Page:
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Phosphorus availability in the tropical soils of Reunion: comparison of various methods

Nobile C., Bravin M., Ravelet M., Tillard E., Becquer T., Paillat J.M.. 2015. In : Körner Ina (Ed.). Book of abstracts RAMIRAN 2015. Hambourg : Hamburg University of Technology, p. 54-54. International conference rural-urban symbiosis RAMIRAM 2015. 16, 2015-09-08/2015-09-10, Hambourg (Allemagne).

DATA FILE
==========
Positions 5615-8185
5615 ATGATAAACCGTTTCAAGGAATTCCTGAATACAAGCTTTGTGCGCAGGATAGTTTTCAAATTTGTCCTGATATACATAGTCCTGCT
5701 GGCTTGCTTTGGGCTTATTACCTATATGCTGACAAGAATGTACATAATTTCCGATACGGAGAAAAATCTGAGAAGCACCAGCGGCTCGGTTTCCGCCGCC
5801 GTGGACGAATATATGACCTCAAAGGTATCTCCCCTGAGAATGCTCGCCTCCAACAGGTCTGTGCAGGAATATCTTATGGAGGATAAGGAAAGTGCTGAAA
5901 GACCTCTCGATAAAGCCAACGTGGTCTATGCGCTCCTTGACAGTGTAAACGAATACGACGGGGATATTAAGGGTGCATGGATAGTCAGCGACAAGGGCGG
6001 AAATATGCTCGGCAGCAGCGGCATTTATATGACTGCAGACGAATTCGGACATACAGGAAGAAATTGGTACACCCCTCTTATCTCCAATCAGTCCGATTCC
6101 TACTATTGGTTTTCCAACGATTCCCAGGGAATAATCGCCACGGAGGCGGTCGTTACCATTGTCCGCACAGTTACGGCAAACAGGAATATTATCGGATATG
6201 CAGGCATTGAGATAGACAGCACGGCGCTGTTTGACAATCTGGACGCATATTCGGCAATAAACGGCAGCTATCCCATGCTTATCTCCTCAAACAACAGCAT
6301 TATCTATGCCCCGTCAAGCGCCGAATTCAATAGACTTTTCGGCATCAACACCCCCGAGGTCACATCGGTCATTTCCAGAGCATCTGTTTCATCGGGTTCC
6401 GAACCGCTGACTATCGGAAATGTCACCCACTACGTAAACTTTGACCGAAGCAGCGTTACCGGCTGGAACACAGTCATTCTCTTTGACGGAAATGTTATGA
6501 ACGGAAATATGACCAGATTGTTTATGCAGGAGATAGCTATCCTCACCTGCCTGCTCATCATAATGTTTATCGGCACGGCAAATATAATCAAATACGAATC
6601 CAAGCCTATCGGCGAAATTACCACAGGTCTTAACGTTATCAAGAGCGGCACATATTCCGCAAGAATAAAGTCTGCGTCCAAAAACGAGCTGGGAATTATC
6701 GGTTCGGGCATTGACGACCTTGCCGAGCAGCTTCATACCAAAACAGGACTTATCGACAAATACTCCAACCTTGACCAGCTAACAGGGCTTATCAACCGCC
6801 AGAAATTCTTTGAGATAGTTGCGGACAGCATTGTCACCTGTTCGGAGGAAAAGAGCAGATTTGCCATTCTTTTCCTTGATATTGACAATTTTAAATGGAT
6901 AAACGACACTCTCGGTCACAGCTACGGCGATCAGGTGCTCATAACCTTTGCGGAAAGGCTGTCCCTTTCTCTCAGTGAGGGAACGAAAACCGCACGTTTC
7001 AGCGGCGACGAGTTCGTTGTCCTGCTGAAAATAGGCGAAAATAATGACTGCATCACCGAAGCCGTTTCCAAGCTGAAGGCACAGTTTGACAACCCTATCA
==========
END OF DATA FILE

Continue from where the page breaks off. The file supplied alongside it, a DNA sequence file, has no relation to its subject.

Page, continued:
Objectives: Application of organic wastes is expected among other beneficial effects to enhance phosphorus (P) availability in soils, but this fertilizer effect largely depends on soil properties [1]. Phosphorus availability in the soils of Reunion (a French tropical island in the lndian Ocean) has been poorly studied [2]. Despite a similar volcanic origin, these soils are expected to exhibit very different P availability due to their distinct pedogenic evolutions. Accordingly, the aims of this preliminary study are i) to determine P availability in a wide range of soils of Reunion supplied or not with various mineral and organic fertilizers and ii) to evaluate the relative relevance of different soil P tests and their respective correlation with P uptake in various crops (phytoavailability). Methodology : Fifty soil samples were collected in 5 field trials, encompassing the main soils types (i.e. hydrie andosol, chromic andosol, andic cambisol, nitisol and hyperskeletic fluvisol), and cropping sys­tems (fodder, sugar cane, market garden crops) of Reunion. Phosphorus availability in soil samples was measured with 4 chemical methods: i) CaCl2 (0.01 M) extraction to mimic soil solution ii) DGT (diffusive gradient in thin films) technique to estimate the diffusive and kinetically-labile pools and iii) the Olsen (0.5M NaHC03 at pH 8.5) and Olsen-Dabin (0.5N NaHC03 + 0.5N NH4F at pH 8.5) extractions that respectively target the moderately and weakly available pools. Phosphorus concentration in shoots was then measured on plant digests by ICP-MS. Results Available P is expected to vary highly with both soil types and the chemical method used. Phytoavailable P is further expected to vary between cro1p species. The analysis of data distribution will highlight the ,capacity of each chemical method to discriminate the soils tested. The search for correlations between chemical methods could then reveal differ­ences or similarities between results obtained with the different methods. Linear regressions of phytoavailable P against soil available P and comparison of the coefficient of determination obtained between each chemical method will highlight the efficiency of each soil P test to reflect phytoavailable P. With some methods, available P is expected to be correlated with P uptake in most of the soils tested, while it could be correlated just in some soil types with others, such as Olsen-Dabin extraction, which is known to extract a large pool of P weakly available. Conclusion Olsen-Dabin extraction, which is the traditionally soil P test used in Reunion to fit P fertilization to crop requirements, is expected to be unsuitable, for tropical soils such as those of Reunion [3]. One other method able to distinguish P availability as a function of soil types and fertilization man­agement and more closely related to P phytoavailability will be selected and further used to dis­criminate the respective contribution of soil types and organic fertilization on P availability in soils.

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